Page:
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Eric Trump Tweets About The Dallas Shooting After Saying Nothing About Castile Or Sterling

Republican frontrunner Donald Trump's son, Eric Trump, weighed in on the Dallas shooting on Friday morning, expressing his gratitude toward law enforcement along with a hashtag that read "Unappreciated." The tweet came after Eric said nothing regarding the deaths of two black men, Alton Sterling and Philando Castile, who were shot dead by police on Tuesday and Wednesday, respectively.

Eric wasn't the only Trump to acknowledge the police officers' death without mentioning Sterling or Castile's. Donald's eldest daughter, Ivanka — whom a senator recently suggested as the best vice presidential pick for her father — held her tongue on Twitter regarding Sterling and Castile, but shared her thoughts on the Dallas attacks, writing:

My thoughts & prayers are with the fallen police officers,their families & the people of Dallas in the wake of this terrible tragedy #Dallas

To round out the family's Twitter game — daughter Tiffany has remained out of politics, son Barron is a bit too young to be on social media yet, and wife Melania rarely attends to her Twitter account — Donald decided to weigh in, as well. While he remained silent after the deaths of Castile and Sterling earlier in the week, he posted about the recent violence on Twitter and Facebook on Friday. Donald did, however, remain vague when it came to naming victims.

On Friday, Donald began by posting:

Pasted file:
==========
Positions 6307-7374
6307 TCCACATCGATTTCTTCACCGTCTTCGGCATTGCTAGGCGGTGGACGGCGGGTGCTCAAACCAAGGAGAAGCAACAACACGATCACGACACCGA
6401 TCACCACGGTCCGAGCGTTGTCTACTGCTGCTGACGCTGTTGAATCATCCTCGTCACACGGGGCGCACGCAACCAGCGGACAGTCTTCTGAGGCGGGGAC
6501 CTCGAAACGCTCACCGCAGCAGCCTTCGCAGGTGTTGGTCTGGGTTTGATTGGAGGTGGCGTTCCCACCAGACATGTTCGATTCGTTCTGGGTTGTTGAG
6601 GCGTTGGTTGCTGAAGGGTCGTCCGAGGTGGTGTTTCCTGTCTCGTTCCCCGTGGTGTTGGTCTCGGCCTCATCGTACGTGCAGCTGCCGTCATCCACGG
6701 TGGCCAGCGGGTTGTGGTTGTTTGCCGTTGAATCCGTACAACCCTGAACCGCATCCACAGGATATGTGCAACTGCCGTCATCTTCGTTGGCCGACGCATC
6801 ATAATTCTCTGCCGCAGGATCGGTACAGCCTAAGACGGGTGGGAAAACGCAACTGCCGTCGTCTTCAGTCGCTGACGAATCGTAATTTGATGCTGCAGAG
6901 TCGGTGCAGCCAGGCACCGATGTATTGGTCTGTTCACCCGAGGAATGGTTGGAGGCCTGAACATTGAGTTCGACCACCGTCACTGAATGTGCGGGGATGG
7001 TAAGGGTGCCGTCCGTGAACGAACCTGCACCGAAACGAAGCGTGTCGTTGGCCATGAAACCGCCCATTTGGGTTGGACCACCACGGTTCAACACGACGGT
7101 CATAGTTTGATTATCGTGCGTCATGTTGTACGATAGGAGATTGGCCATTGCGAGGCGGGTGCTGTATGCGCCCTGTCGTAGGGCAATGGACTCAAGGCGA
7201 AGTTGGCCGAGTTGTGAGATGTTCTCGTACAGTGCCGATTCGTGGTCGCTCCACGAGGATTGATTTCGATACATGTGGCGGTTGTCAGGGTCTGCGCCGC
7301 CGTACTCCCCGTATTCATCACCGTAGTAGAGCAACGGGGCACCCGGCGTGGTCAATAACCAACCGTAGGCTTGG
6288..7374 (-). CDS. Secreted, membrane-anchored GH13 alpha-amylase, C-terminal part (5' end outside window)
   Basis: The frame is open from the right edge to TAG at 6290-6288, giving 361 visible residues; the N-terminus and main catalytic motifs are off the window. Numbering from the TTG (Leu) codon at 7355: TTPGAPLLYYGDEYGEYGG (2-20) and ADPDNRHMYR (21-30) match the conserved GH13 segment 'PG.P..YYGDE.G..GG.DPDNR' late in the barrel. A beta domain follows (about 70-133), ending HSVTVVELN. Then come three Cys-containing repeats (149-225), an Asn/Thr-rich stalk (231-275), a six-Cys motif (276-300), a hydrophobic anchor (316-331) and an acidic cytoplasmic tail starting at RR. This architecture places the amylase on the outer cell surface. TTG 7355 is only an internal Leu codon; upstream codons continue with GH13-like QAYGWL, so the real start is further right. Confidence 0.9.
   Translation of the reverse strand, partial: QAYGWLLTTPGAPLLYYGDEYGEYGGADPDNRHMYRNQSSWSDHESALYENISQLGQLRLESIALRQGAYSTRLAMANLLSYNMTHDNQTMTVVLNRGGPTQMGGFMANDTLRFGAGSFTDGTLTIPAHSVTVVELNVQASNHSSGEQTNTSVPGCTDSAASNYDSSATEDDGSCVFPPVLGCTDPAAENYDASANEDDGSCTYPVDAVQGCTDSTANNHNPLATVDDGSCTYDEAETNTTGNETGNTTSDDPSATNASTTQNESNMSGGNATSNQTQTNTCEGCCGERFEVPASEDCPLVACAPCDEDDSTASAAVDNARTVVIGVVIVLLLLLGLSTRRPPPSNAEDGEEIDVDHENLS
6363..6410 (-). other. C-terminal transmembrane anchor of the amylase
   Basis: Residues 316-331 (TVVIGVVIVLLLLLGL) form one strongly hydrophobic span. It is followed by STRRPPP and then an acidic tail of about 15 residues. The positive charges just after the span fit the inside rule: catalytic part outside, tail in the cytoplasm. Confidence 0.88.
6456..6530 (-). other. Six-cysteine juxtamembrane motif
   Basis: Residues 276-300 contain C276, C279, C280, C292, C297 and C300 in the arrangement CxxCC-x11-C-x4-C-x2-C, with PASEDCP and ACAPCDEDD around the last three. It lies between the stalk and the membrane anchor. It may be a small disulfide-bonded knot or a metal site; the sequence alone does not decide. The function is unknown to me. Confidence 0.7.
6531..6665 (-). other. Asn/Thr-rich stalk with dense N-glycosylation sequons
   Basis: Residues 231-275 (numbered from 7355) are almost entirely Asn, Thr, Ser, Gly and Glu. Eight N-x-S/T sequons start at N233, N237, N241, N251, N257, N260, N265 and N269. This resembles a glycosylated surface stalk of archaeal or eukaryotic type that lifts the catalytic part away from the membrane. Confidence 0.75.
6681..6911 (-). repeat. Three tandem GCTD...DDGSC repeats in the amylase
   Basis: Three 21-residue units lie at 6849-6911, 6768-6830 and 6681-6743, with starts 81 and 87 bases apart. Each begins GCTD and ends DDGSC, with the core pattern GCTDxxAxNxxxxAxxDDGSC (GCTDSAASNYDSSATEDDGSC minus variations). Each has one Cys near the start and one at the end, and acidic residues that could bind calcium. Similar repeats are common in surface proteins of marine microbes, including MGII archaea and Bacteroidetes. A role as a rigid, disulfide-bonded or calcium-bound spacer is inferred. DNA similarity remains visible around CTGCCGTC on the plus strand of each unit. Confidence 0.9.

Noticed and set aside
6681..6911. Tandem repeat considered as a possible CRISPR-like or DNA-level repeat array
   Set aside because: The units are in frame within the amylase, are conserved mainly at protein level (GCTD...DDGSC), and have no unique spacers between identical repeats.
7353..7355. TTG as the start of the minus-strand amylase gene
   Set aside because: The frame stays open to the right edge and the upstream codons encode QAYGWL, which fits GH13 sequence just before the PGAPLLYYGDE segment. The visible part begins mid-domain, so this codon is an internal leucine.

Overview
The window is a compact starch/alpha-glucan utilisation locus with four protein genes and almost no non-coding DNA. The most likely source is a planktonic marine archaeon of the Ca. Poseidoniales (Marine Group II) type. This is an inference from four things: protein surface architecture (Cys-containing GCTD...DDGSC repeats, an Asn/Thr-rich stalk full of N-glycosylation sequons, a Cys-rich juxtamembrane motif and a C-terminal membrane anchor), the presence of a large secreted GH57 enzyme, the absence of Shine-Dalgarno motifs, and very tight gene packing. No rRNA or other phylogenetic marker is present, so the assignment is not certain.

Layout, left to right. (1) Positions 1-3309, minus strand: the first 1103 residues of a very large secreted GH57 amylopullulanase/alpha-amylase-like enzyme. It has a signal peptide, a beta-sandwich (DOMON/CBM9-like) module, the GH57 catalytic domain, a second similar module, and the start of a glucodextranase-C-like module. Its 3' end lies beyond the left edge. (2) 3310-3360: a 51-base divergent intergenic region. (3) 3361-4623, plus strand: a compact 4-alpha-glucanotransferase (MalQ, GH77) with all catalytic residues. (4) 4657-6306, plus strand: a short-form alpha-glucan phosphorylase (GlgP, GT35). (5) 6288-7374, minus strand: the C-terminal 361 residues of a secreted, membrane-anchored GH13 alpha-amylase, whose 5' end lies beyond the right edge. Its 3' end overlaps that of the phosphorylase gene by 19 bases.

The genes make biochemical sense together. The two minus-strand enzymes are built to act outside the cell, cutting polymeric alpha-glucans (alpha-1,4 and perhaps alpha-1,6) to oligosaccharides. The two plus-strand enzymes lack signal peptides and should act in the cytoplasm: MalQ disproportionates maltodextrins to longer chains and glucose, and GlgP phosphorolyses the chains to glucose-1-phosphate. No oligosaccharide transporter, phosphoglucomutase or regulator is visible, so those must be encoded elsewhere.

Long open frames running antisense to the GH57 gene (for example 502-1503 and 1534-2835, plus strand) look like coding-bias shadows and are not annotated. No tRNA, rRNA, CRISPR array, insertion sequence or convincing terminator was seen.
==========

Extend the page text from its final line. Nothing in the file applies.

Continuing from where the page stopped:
Prayers and condolences to all of the families who are so thoroughly devastated by the horrors we are all watching take place in our country.

Three hours later, he weighed in again, this time with a longer post on Facebook. He began by mentioning the shot police officers: "Last night’s horrific execution-style shootings of 12 Dallas law enforcement officers – five of whom were killed and seven wounded- is an attack on our country. It is a coordinated, premeditated assault on the men and women who keep us safe."

Donald then called to restore "law and order," before mentioning the "senseless, tragic deaths of two people in Louisiana and Minnesota," and offering his thoughts and prayers to all of the victims' families.

Donald Trump — and the family that stand with him at rallies and on television shows — has already received criticism for his treatment of certain races. He has called Mexican immigrants "criminals, drug dealers, rapists," suggested he would create a Muslim database, and expressed distaste for the Black Lives Matter movement, calling them "trouble."

The thing is, the United States is suffering from a problem — a large one. The deaths of Sterling and Castile are only the latest in a list of troubling shootings by police, and protestors and members of the public have expressed outrage at the lack of justice served. By not acknowledging the deaths of Sterling and Castile, the Trump family is ignoring black people and their very real, very pressing concerns regarding police's use of unnecessary force.

I'm with the Trump family in one way: of course, police should not have been shot or killed in Dallas. However, it seems impossible to talk about those officers' deaths without first mentioning the ongoing, frustrating deaths of black men at the hands of police first, and how the law has continually acquitted or shown lenience to officers involved in the unjust killings. The United States needs a president who is willing to talk about that violence, talk about that tension, and make moves to resolve it — not someone who takes the easy route of ignoring it.